Book Smart in Dallas' Forest Hills
Shay Ometz and Jeff Barfoot’s home showcases their love for art and the written word.
If this were a romantic comedy, boy would have met girl in an independent bookstore. But this being real life, the meeting was a little less cute.
Designer Jeff Barfoot came to speak at Fossil, where Shay Ometz just happened to be the senior art director for lifestyle photography. “Because of the things he said in his presentation, I knew I wanted to be with him,” Shay says. Not only did they share a design aesthetic, they also shared a love for books. “We were attracted to one another for that reason. We were anti-television, pro-book,” she says. Two years later, they merged collections when they married. “We had a lot of doubles,” she says, laughing.
In 2006, the couple got the news that they were expecting. They set out to find a house—and they found it right away in a Forest Hills midcentury modern. “It was the first house we looked at, and we knew it was the one we had to buy,” Shay says. Of course, they looked at 30 more. But in the end, they came back to the original.
Shay Ometz and Jeff Barfoot's Forest Hills home01.11
(left) The entry hall is home to a card catalog Shay found on eBay. “It was made the same year as the house was built, and it’s the same exact wood and everything,” Shay says. “We keep our keys, wallets, dog leashes, and umbrellas in it.” (right) The kitchen features a built-in table, Navy chairs by Emeco, and Catherine Holm enamelware.photography by Manny Rodriguez
What made it so great? Well, as for renovations, the majority of the heavy lifting was already done. “It was move-in ready,” Shay says. “The original owner had lived here until she was in her 90s. When she moved out in 2003, this cute couple bought it and redid the kitchen and built what was to become our studio in the backyard. They managed to keep the integrity of the house.” New touches such as stainless steel appliances and terrazzo marble mix well with original details like the light fixtures—all of which are controlled by a unified panel near the kitchen. “That took some getting used to,” Shay says with a laugh.
Once they moved in, they set about making the space their own—they changed the tile in the master bathroom and started thinking about paint. “Where we lived before, things were very bright. When we moved in here, we wanted the colors to be a little more sophisticated,” she says. They mixed subtle colors with their art collection—Jeff favors graphic posters while Shay is drawn to paintings and collage art. Many of the pieces are works of their own creation.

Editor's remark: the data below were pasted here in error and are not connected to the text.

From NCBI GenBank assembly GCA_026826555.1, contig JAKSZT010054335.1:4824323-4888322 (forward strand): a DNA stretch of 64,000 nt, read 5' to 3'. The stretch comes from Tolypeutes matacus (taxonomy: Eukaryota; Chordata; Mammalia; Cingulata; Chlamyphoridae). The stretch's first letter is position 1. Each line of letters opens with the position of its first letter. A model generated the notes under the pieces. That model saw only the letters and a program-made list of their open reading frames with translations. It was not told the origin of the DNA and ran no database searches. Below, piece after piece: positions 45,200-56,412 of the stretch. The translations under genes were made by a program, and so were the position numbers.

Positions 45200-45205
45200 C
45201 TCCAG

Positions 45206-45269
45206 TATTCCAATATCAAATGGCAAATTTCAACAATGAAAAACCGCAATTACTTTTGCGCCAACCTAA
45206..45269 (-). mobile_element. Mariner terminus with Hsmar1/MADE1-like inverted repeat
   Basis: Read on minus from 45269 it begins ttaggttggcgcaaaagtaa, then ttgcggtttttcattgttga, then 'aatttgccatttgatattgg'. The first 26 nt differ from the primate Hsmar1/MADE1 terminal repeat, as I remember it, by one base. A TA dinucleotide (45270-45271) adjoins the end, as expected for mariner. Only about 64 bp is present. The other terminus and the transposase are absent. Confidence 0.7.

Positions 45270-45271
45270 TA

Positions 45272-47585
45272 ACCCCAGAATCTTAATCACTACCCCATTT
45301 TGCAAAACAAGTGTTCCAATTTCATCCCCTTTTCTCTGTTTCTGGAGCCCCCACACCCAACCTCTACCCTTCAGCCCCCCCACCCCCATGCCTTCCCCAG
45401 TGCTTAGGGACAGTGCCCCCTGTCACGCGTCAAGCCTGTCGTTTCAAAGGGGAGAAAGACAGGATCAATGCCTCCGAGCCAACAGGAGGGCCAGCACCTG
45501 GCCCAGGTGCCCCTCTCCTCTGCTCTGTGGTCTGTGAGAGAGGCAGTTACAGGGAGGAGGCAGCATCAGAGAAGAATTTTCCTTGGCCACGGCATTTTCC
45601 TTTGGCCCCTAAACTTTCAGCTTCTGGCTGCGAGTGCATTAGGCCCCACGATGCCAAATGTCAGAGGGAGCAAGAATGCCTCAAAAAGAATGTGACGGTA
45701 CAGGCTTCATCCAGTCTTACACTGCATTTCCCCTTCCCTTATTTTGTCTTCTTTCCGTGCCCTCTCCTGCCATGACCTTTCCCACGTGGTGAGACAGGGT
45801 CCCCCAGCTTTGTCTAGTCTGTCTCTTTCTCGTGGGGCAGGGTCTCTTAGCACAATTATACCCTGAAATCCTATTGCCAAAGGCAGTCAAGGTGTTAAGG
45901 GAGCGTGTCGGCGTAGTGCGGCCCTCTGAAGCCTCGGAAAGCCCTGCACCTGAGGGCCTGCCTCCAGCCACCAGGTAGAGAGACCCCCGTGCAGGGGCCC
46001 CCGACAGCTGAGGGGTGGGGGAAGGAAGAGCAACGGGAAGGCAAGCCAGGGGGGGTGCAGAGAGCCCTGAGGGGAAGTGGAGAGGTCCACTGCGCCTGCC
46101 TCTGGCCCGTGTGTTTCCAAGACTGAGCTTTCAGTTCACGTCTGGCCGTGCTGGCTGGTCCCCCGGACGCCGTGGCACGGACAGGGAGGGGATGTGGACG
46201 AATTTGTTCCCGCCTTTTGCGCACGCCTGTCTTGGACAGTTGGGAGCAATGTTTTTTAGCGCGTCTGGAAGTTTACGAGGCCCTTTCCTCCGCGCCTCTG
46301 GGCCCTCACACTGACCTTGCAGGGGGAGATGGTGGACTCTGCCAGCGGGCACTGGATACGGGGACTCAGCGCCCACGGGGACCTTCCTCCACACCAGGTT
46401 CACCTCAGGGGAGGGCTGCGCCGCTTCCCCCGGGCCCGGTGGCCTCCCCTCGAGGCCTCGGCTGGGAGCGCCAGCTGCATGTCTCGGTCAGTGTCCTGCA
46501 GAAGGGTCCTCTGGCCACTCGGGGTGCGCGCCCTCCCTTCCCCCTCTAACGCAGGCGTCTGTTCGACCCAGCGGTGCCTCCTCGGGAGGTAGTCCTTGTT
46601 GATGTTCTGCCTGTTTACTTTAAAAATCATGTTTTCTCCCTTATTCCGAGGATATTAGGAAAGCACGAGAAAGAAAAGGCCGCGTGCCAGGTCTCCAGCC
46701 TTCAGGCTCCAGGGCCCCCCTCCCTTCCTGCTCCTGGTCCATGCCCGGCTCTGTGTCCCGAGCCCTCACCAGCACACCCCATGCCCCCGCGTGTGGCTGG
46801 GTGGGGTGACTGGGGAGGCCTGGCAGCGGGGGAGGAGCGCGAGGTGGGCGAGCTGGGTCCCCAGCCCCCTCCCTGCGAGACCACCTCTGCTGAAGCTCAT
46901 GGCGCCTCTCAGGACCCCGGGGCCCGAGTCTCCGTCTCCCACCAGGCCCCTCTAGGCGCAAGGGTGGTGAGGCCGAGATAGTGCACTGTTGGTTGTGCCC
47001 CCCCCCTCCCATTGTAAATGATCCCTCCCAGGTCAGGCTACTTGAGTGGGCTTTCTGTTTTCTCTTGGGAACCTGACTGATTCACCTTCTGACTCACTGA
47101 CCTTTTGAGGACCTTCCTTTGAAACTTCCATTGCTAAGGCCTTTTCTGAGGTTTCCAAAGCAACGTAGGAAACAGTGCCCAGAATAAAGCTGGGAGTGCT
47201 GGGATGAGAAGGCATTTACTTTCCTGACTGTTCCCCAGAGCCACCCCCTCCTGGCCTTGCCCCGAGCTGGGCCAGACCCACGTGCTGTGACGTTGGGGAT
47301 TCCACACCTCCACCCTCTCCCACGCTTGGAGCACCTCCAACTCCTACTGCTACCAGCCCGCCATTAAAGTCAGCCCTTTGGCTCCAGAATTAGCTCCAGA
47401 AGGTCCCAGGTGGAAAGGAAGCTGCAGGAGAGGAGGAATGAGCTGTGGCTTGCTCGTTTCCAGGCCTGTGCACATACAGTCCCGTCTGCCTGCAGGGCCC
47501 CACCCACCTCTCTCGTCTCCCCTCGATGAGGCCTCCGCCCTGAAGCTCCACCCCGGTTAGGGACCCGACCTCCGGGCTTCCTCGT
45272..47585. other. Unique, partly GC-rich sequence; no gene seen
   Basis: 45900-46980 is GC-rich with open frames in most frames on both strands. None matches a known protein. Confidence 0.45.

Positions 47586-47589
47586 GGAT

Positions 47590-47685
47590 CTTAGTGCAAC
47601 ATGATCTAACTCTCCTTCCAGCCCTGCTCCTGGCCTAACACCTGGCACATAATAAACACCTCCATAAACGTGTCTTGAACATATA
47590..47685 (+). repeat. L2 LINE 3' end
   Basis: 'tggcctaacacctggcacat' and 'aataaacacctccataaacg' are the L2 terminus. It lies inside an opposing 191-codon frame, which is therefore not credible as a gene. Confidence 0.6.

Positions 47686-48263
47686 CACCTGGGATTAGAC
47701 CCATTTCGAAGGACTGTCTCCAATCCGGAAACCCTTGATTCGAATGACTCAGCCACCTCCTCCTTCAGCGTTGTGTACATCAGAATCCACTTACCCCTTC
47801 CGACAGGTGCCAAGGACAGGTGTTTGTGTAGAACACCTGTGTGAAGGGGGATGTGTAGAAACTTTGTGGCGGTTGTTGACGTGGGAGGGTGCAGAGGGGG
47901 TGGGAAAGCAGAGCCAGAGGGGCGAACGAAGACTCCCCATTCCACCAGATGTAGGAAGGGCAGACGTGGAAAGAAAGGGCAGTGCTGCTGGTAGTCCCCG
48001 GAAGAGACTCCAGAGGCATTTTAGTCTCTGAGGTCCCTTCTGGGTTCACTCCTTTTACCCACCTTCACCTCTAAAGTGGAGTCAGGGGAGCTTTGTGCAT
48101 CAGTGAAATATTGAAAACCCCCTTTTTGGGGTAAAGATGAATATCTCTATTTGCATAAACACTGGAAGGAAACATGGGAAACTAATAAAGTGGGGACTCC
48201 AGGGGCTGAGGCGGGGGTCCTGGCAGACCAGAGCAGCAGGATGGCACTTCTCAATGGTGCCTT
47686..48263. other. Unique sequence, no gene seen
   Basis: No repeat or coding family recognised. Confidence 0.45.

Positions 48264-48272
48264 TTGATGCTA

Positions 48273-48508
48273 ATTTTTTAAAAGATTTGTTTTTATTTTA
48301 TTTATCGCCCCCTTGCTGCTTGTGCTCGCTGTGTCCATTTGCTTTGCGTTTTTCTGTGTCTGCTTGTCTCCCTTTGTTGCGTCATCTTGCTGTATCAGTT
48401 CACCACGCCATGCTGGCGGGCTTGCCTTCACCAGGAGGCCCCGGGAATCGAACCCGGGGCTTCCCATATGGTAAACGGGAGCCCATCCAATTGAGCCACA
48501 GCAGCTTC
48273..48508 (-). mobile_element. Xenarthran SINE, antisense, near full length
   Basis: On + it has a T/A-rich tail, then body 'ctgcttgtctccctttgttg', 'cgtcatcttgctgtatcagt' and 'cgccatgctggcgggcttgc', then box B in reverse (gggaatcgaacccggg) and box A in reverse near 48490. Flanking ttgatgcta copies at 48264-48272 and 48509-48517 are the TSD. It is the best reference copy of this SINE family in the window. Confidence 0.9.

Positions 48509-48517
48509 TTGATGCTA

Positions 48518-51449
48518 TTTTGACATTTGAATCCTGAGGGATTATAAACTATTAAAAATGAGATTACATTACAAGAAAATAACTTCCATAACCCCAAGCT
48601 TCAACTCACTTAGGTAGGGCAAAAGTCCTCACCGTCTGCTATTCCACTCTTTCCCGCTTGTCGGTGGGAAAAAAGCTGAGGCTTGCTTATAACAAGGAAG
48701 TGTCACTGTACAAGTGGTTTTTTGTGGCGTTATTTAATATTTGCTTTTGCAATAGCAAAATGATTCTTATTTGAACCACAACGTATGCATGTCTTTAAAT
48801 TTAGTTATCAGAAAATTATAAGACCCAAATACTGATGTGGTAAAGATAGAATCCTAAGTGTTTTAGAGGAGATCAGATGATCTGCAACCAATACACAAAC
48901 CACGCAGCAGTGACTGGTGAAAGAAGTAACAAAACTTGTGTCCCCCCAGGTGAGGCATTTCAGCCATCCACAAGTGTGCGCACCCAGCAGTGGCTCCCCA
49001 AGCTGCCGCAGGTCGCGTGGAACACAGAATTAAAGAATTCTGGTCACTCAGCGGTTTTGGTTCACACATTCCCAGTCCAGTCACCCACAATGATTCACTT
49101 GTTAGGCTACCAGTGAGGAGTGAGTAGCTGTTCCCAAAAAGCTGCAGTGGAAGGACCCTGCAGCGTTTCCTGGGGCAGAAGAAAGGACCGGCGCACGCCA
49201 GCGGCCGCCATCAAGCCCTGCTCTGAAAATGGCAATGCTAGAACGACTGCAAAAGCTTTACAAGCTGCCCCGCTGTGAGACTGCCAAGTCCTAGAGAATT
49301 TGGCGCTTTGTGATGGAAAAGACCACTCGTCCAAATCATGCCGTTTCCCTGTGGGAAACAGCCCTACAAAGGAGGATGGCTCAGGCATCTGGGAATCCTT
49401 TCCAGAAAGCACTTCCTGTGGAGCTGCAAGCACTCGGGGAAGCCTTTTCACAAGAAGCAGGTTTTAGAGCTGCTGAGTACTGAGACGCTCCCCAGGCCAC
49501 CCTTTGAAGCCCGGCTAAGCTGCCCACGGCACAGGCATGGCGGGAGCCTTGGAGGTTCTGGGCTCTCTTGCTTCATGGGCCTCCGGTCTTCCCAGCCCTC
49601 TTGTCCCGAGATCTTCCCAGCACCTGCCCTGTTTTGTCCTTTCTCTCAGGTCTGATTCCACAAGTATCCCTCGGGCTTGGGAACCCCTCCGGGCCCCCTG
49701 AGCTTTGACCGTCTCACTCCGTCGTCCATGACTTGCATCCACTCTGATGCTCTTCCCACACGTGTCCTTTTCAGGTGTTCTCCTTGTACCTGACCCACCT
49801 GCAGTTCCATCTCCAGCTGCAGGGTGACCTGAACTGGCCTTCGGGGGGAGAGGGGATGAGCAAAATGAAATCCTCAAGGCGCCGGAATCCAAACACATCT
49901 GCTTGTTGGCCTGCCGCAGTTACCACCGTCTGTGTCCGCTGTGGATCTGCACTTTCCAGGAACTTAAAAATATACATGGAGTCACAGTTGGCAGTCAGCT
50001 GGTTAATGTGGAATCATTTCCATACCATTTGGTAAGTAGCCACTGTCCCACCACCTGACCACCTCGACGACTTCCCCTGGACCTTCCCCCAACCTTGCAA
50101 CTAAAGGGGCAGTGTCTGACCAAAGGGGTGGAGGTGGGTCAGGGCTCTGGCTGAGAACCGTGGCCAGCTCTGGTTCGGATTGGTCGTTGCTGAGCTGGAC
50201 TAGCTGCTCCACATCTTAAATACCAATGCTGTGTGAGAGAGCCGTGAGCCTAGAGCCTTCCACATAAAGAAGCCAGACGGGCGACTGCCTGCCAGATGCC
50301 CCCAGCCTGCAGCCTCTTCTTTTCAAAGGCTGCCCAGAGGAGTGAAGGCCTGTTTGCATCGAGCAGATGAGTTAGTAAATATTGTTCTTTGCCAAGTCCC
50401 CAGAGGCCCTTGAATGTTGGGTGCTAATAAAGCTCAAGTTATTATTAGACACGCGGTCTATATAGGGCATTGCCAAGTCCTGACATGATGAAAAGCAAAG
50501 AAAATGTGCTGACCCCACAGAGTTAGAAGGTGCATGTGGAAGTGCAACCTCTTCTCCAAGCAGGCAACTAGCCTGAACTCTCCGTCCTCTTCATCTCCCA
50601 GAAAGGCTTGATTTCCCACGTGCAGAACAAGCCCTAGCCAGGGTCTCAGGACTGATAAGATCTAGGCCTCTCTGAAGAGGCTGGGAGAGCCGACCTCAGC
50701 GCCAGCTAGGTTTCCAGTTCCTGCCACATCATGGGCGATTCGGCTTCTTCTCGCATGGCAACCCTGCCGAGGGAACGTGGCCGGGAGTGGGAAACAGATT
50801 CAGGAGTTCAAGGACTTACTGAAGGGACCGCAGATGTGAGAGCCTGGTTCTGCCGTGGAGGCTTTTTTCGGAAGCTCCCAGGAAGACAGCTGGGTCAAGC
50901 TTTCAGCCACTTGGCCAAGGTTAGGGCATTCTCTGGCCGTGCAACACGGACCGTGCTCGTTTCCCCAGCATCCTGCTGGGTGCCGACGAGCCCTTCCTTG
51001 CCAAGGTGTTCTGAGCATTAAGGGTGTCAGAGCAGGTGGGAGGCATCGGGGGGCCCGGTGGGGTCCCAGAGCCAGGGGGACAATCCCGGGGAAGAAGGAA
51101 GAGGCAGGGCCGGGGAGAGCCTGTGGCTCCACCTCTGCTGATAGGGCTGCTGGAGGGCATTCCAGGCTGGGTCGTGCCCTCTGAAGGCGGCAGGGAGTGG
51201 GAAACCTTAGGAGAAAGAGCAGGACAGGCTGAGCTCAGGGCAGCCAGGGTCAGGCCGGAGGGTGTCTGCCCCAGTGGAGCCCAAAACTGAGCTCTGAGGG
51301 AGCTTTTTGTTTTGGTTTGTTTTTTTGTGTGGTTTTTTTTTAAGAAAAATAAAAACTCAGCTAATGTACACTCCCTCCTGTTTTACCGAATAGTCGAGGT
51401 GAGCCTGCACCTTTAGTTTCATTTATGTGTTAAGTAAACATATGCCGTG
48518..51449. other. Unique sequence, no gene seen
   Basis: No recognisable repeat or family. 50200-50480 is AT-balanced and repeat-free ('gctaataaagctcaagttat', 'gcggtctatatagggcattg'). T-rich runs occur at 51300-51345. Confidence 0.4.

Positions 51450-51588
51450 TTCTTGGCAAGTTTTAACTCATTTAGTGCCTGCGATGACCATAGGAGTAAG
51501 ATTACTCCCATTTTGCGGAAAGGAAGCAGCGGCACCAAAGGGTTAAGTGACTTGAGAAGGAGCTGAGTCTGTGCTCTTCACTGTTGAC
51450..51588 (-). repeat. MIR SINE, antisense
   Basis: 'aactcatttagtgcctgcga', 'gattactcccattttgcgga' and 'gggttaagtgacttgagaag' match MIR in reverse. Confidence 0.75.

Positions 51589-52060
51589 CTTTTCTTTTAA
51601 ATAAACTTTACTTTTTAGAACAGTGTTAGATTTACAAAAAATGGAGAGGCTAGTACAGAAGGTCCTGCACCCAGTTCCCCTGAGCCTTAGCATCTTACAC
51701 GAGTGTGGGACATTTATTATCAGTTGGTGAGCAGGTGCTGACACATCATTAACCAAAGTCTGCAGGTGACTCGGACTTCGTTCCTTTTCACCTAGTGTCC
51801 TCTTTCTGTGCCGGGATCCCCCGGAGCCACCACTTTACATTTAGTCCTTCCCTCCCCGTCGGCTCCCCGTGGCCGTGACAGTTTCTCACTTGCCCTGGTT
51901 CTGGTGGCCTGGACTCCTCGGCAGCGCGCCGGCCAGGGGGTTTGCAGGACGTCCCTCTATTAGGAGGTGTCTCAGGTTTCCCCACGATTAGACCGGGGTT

Their furniture is also eclectic. “I love Elle Decor UK—a mix of old and modern,” she says. She’s used that inspiration for her house. In the living room, for example, a sofa from Room & Board is complemented by an Ikea coffee table and chairs she found at Vinya.
The living room was also the perfect place for the hundreds of books the couple has amassed—well, most of them, anyway—perhaps the reason it’s Shay’s favorite room. The shelving along the wall is from Ikea. “I had them before we moved in,” Shay says. “And they fit the wall so perfectly. It was like it was meant to be. People always think they’re built-ins.”
In the backyard, the couple set up headquarters for Bee Things (bee-things.com), their screen printing business. “We knew when we bought the house that we wanted to make the shed a studio,” she says. “A year after we moved in, Jeff spent a summer putting in insulation, and we brought in electricity. We’d like to build a real 700-square-foot studio when we win the lottery.”
Shay and Jeff made some even more dramatic additions to the house—namely Calder, age 4, and Milo, 18 months. The neighborhood is decidedly family friendly. “We have the best neighbors in the world,” Shay says. “We have a play group for everybody here.”
So with the addition of kids, is the couple still anti-television? “We have one now,” Shay says with a sigh. “Since we have kids, we couldn’t refrain.” She’s even read a few books on the iPad, but she remains a purist. “I still prefer the physical book,” she says.
Styling by Jenny O'Connor | Flowers by Haile Wossen